"It's just a little dead, a little fatigued," Kazmir said. "I felt like I could keep it going. We'll see how it goes. I've never had this where it's just been really fatigued. Normally, I'd get stronger as the year goes on. It's just something where we'll get past this and I'll be fine. The good news is I came in today feeling better than I anticipated."
Hopefully dead arm doesn't lead to anything else and he can actually pitch, because Wahoo knows we don't need another starter to go down for an extended period of time. Either way, it is a great opportunity for Carrasco, despite wanting to see him in action in that relief role.
Speaking of relief roles, if you are still waiting for Brett Myers to make that appearance as a reliever, keep waiting. In fact, stop waiting, it probably won't even happen. Myers has once again been feeling some discomfort in his arm. Can't fault the guy for continuing to try, but, if this is an issue, perhaps he needs to get it taken care of. He's not helping anyone, including himself.
Corey Kluber has not had a timetable established for him to start throwing again. But he'll be with the team for their long road trip to Minnesota and the west coast. I'm sure since he's going to be with the team that they'll be having him do something at some point.
The "Goon Squad" is going to be a lot more active and benefit from the departure of Mark Reynolds. Not that Reynolds was playing a lot to begin with, but not even the two starts he would make during the week are taking away from their time. That means every day there will be one of those guys, be it Raburn, Aviles, Giambi or Yan Gomes, in the lineup.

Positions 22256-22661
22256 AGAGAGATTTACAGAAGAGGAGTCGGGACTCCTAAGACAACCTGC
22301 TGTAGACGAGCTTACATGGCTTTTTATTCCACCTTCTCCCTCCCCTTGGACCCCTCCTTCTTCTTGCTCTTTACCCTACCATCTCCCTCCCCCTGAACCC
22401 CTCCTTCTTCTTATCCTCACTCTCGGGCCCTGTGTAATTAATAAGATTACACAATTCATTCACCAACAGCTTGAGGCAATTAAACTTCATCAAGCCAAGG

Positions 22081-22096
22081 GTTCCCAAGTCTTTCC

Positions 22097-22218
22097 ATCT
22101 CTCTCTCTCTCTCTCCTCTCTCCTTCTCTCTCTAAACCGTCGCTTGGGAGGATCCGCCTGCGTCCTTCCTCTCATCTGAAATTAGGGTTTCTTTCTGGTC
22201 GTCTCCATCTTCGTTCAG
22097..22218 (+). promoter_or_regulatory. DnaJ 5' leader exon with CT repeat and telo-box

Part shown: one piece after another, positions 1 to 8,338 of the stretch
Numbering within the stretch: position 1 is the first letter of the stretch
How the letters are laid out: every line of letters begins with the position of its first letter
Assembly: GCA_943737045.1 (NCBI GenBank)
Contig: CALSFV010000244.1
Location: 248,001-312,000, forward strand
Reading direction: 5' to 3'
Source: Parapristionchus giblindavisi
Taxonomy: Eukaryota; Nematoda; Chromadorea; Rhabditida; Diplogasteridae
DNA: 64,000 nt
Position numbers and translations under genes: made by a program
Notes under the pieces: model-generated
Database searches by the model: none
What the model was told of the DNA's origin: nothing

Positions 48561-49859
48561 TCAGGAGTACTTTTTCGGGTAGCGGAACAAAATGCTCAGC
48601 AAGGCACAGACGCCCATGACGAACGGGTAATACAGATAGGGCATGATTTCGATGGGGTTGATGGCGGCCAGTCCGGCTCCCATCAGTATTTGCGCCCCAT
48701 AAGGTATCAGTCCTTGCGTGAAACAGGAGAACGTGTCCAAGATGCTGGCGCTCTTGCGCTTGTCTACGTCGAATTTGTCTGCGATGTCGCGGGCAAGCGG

The guy who benefits the most is Yan Gomes, and deservedly so because he's the best catcher on this team. Whatever he's doing, he's doing it right behind the dish. Tito even said Gomes specifically will see more time.
"Gomes' development has been incredible," Francona said. "Doing it at the Major League level, it's not an easy thing to do. It's so nice to feel like you don't have to catch Carlos. We can DH him a couple days in a row. Not a lot of teams can do that. You can go a day, but sometimes we've been going two, or sometimes three out of four."
That is the right move anyway. As we went over earlier in the notes from the game, Santana has been downright horrible behind the plate. His footwork has been atrocious, his transfers slow. Gomes NEEDS to be the guy behind the plate more often than not. Sandy Alomar Jr. has praised Gomes for his rapid improvement from spring to now in his accuracy of throwing.
"His feet are the key. His footwork is unbelievable," said Alomar, who spent 20 seasons as a catcher in the big leagues. "He's been consistent all year. I know he's not playing the amount of games like a starting catcher, but he's been impressive. He works at it. I love when guys ask questions, and he's been a guy that's done that all the time."
It has been apparent for some time now that Gomes is the better option back there. He's throwing guys out at a rate of a coin flip. He has twice as many guys caught stealing as Santana in half the attempts that Santana has. And Sunday's game was indication that Santana just isn't getting the job done back there.
And finally, Ryan Raburn told his agent that he needs to renegotiate his contract extension now that he's a two-way player after his pitching stint earlier in the week. As fun as this all was, I hope Ryan Raburn never pitches another inning, ever. If he does, that isn't a good thing.
Nino is in full baseball mode here and on The Tribe Daily, his own Indians blog. Don't miss all the fun, photoshopped Indians players, and LOLTribe ridiciulousness.